Our mentally ill suffering in silence  

Sydney Morning Herald

Eamon Duff
May 2, 2010

More than 1.6 million people in NSW are silent sufferers of undiagnosed mental health conditions,according to a report that highlights long-term dangers associated with delayed treatment.

The Wesley Mission report, Keeping Well: Mental Health Is Everyone's Business, reveals community attitudes towards mental illness remain so negative sufferers are ashamed to admit how they feel.

Consequently, they were reluctant to seek help and, over time, their illness worsened and became irreversible through repeated untreated episodes of depression or psychosis.

The study has prompted renewed calls for an overhaul of the mental health system.

Brain and Mind Research Institute executive director Ian Hickie said "concerted pressure" was needed for a co-ordinated response to deal with mental illness when it usually began –between the ages of 15 and 25.

"Seventy-five per cent of problems start in this age group but we don't typically see someone reporting mental health problems until they're around 40 and have had issues for 20 years," Professor Hickie said.

"Historically, services have focused on those who are already seriously ill. Contrast that, for example, with breast cancer where the services deal with the issue at all stages of the problem – early identification, treatment if needed and palliative care.

"Believe it or not, 30 to 40 years ago we had to educate people to the fact that cancer treatment was not a waste of time. Today, everyone accepts early intervention gives you the best possibility of long-term survival."

In January Wesley Mission surveyed 2012 people over the age of 18. It found that during their lives 77 per cent of people in NSW would experience, or be personally affected by someone who suffered from, a mental illness. More than a quarter of respondents claimed to be suffering some form of mental health problem, with depression and anxiety the most common conditions.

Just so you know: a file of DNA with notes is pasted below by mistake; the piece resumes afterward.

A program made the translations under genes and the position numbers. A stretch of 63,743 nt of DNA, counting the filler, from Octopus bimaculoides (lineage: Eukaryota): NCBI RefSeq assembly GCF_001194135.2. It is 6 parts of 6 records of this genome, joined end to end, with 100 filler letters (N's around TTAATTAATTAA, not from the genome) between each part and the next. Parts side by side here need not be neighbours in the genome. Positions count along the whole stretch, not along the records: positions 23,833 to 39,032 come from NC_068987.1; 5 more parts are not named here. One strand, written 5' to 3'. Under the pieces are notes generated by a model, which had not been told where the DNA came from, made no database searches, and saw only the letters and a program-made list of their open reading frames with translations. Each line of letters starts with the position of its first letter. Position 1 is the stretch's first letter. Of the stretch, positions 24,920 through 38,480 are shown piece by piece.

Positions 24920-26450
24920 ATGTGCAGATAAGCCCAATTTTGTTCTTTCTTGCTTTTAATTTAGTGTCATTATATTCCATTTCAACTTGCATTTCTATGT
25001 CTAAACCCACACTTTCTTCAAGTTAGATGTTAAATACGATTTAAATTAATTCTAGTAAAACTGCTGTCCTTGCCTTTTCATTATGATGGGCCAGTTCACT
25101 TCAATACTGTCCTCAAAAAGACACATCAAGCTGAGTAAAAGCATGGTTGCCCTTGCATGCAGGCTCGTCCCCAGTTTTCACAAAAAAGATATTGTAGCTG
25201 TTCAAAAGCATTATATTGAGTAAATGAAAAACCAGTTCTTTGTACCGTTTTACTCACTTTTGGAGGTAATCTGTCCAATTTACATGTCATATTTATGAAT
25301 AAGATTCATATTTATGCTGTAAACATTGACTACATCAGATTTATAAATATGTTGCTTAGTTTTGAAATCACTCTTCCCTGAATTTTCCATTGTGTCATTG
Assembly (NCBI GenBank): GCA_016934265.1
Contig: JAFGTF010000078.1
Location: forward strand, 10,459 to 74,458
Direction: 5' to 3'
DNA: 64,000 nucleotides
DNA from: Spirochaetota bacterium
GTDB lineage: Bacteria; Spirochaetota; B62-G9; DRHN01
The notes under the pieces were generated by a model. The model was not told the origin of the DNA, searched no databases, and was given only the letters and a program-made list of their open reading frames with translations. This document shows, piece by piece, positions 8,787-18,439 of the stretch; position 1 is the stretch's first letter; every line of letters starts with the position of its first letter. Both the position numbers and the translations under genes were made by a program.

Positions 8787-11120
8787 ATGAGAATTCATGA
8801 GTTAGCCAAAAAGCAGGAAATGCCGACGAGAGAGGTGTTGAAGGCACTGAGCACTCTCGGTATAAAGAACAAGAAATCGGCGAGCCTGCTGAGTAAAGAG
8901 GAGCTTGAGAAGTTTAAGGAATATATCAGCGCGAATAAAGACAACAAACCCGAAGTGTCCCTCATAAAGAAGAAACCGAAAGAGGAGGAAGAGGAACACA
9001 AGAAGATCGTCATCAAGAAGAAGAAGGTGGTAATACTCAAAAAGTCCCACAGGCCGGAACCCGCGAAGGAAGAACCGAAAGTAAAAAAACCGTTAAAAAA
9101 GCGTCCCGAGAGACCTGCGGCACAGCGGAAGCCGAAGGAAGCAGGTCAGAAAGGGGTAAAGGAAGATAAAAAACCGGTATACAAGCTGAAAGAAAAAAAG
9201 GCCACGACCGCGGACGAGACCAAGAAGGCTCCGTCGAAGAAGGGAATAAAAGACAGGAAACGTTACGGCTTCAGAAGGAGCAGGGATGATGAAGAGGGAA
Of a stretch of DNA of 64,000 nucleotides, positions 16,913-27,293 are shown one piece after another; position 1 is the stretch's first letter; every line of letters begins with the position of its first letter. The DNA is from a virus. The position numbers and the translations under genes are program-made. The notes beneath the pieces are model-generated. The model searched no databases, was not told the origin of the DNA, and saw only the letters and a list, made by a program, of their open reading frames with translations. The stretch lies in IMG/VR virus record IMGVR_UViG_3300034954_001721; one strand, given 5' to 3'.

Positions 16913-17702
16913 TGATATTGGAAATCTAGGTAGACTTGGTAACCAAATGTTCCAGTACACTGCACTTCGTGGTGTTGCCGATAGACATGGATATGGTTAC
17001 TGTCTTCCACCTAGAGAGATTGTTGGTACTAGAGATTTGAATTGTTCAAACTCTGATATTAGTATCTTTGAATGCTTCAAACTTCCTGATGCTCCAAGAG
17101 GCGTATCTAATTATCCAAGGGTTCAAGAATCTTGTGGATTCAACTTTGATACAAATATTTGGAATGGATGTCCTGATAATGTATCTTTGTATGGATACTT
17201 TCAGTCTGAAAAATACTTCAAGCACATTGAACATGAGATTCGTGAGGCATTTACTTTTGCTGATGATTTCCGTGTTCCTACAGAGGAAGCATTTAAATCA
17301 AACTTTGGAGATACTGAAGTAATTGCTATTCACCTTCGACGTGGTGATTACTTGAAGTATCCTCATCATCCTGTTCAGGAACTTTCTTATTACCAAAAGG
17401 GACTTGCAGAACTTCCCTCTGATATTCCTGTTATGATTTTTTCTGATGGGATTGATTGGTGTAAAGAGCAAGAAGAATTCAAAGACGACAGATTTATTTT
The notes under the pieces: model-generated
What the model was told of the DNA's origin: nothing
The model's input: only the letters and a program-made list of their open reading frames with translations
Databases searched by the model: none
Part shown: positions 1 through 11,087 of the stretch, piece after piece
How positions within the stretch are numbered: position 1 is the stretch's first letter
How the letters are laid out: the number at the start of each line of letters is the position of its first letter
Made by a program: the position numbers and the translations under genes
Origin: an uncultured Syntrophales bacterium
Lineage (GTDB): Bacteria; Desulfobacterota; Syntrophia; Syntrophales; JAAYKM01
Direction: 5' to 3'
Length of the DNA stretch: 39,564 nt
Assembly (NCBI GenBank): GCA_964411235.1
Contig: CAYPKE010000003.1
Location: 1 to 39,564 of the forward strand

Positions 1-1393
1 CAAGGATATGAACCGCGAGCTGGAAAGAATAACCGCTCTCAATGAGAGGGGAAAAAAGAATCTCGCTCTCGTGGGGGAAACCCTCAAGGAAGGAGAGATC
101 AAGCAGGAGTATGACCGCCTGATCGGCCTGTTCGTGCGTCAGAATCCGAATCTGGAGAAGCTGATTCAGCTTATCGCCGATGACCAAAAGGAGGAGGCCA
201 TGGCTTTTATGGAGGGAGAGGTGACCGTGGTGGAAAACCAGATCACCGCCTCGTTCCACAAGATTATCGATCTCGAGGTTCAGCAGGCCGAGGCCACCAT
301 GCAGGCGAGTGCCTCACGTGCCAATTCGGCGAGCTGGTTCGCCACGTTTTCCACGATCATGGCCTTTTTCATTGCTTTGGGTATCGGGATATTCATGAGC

The research indicated a third of people who feared they were depressed did not seek treatment, and 50 per cent suffering from anxiety failed to take the key step.

Almost nine in 10 self-reported phobia sufferers failed to seek help.The main reason for people suffering in silence was social stigma.

The survey also demonstrated how deep negative attitudes continue to run, with less than half the population feeling comfortable around people suffering depression. Typical comments that highlight misconceptions are: "People who are depressed are dangerous" and "It's acceptable for someone with cancer to be unavailable at work because they are undergoing chemotherapy but not for someone with depression".

The superintendent of Wesley Mission the Reverend Dr Keith Garner said: "It's clear from the report that a great amount of social stigma still exists around mental illness and that's fed by fear and misinformation. We, as a society, need to become more open to this issue because the numbers of people affected are enormous."


53 per cent of people in NSW will experience a mental health problem.

Compared with physical illness, people with a mental health condition are more reluctant to seek treatment.

The most common mental health problem people report suffering is depression, with one in four believing they may be affected.

Three in 10 believed they have suffered some form of mental health problem during their lives for which they did not seek treatment. This translates to more than 1.6 million hidden sufferers across NSW.